Singapore’s SingaPlural design celebration is marking its 5th anniversary with a new fresh theme, ‘Senses – The art and science of experiences”.
These experiences – sight, sound, scent, texture and taste – will come together in an amalgamation of colour and creativity to tease and tantalise visitors with new perspectives of how design can be employed and enhance our daily experiences.
To be held from March 7-13 at 99 Beach Road – the heart of Singapore’s arts and cultural heritage district – SingaPlural 2016, which is organised by the Singapore Furniture Industries Council (SFIC), is the annual anchor event for the Singapore Design Week (SDW).
Leveraging on Singapore’s newly crowned status as a UNESCO Creative City of Design, SingaPlural has also widened its outreach to add more content and participants into its fold. This year will see a record 71 installations by designers, manufacturers, builders and design schools.
“The number of design installations has risen significantly from previous years! It is an encouraging development for us and certainly a motivation for this year’s festival, especially with at least a 30% increase in content,” said Mark Yong, Chairman of SingaPlural 2016.
“Many material players are coming on board this year to showcase the latest innovations and trends in materials through their collaborations with creative partners. Visitors can see how these materials are brought to life through the imagination of the designers. The exploration of the theme of Senses also promises visitors a full sensorial smorgasbord. Take for example, Project X, the flagship programme of SingaPlural features heavily on tactility with this year’s material, LG Hi-Macs, solid surfaces from Luxx Newhouse,” added Mark Yong.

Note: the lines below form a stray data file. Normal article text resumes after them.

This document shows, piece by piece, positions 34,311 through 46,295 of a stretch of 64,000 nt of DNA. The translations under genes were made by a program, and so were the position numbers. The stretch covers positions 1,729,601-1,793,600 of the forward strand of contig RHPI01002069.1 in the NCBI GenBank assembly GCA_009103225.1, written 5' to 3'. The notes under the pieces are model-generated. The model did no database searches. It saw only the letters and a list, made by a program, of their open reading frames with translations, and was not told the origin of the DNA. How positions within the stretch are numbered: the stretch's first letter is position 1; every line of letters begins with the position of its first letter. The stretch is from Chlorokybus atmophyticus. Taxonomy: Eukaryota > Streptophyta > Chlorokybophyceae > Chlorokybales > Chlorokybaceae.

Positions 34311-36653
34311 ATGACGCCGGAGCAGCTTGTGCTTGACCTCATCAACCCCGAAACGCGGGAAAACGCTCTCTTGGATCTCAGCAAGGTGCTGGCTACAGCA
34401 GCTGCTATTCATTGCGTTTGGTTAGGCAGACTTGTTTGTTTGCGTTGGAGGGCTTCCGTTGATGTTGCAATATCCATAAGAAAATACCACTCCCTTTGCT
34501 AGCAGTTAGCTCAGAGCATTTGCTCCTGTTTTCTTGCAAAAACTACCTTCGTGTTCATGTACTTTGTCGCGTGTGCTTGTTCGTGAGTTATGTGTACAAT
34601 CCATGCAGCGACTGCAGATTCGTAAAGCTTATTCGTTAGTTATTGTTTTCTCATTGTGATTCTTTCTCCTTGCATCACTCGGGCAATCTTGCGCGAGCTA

Weekend Worker’s play on translucency will take centre stage for their Project X, as they look forward to create a meaningful and memorable experience with the audience through the sense of sight and touch.
The installation is designed to evoke viewers’ emotions as they take time to study the interactions between the two materials, accentuated by lighting and projection within the setting.
Zhang Weijin explores how perception of senses can evolve with technology, where food in the future may not be prepared through traditional means but through the binding of compounds that ‘feel’ and ‘taste’ like the original through “Apple 2025”. This idea hopes to create a conversation – if there would be an artificial intelligence in the future that could take information from a sentinel being and replicate them.
“Perception of beauty” by Kenny Hong of 11H hopes to present an overview of how a slight change in detail can affect the overall perception of beauty in design.
Souvenirs From Singapore uses Singapore culture as design inspiration, to provide fresh perspectives on what defines a souvenir. They envision these objects to document the history of our society, to create and share meaningful objects that outlive the desire for the new; objects that tells stories.
“Tile it up” by Wy-To architects invites the audience to step into an interactive installation covering the large spectrum of Hafary products. The structures create various multi-sensory experiences where visitors are engaged through visual and touch stimulations.This installation will change the preconceived ideas of tiles by exploring alternative ways to feature and experience them.
“Presence/Isolation” is an interactive project by Paul James Design and Calvin Pang, where audience movement induces changes in the soundtrack being played. Though the audience will be confronted by a solitary sculpture – untouchable and isolated, they will find themselves engaging in an abstract dialogue through every movement and every move they make.